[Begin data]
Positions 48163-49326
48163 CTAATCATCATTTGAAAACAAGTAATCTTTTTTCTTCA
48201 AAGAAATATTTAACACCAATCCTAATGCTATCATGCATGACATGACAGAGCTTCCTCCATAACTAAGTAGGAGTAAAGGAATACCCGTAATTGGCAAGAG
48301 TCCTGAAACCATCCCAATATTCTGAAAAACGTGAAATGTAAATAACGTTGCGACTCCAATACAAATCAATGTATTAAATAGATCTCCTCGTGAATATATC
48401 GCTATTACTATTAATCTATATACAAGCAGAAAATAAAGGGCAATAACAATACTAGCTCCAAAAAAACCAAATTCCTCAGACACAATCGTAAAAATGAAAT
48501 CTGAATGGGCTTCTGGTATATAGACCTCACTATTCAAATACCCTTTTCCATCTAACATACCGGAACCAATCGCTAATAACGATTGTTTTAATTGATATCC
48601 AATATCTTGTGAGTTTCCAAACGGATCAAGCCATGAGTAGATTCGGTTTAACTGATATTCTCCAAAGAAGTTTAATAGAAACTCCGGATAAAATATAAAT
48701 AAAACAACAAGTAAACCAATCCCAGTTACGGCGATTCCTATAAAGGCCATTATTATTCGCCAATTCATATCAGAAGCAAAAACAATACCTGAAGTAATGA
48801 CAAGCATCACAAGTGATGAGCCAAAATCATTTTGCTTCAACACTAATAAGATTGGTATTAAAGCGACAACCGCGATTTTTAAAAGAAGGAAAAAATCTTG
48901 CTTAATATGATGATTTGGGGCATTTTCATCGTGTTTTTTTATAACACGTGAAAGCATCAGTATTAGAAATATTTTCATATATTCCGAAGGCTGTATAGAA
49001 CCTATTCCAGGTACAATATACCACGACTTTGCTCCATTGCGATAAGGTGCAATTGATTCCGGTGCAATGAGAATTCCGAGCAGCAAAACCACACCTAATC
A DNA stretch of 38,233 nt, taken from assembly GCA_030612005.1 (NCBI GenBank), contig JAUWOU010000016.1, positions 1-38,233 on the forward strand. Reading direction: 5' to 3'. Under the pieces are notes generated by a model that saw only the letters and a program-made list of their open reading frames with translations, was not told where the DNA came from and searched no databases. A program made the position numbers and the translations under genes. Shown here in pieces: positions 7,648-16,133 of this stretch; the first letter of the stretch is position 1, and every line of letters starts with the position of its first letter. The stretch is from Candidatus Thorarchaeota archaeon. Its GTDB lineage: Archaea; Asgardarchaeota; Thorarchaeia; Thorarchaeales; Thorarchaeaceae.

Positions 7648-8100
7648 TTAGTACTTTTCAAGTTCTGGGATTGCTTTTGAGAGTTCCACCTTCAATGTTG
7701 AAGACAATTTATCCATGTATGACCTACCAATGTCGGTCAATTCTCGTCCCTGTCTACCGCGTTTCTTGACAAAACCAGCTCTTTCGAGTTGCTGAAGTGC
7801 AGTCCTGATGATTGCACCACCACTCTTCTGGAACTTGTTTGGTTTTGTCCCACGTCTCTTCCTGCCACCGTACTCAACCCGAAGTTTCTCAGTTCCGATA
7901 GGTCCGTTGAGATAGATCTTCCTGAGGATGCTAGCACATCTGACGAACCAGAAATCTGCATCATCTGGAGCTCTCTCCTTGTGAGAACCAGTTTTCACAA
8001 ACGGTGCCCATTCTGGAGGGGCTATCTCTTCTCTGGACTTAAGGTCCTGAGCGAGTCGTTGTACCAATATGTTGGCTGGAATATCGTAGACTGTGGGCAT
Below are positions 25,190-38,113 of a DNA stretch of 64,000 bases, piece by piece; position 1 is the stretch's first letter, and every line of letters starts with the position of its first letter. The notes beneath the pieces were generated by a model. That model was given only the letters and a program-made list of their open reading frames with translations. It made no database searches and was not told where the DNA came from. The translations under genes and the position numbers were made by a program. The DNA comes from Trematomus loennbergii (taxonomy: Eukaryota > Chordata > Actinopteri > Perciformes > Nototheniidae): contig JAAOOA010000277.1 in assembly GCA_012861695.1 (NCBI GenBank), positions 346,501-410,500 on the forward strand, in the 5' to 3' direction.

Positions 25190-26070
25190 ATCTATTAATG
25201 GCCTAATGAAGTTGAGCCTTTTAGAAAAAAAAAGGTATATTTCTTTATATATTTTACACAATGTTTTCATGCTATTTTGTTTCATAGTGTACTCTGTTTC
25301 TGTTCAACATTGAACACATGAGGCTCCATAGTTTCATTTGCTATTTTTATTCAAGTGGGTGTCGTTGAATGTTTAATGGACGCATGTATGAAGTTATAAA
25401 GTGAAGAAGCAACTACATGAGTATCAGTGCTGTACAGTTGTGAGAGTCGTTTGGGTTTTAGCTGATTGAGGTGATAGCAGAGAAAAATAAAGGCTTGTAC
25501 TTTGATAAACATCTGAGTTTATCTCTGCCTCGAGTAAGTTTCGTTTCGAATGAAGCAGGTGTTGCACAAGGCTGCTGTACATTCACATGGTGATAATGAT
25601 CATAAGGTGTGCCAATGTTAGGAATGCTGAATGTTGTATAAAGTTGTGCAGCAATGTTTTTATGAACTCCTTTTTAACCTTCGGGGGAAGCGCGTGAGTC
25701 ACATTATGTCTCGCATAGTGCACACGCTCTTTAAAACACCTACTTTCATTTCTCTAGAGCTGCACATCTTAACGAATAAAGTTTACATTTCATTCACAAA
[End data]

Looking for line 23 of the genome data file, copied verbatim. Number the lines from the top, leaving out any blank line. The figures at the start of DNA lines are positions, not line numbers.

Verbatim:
25301 TGTTCAACATTGAACACATGAGGCTCCATAGTTTCATTTGCTATTTTTATTCAAGTGGGTGTCGTTGAATGTTTAATGGACGCATGTATGAAGTTATAAA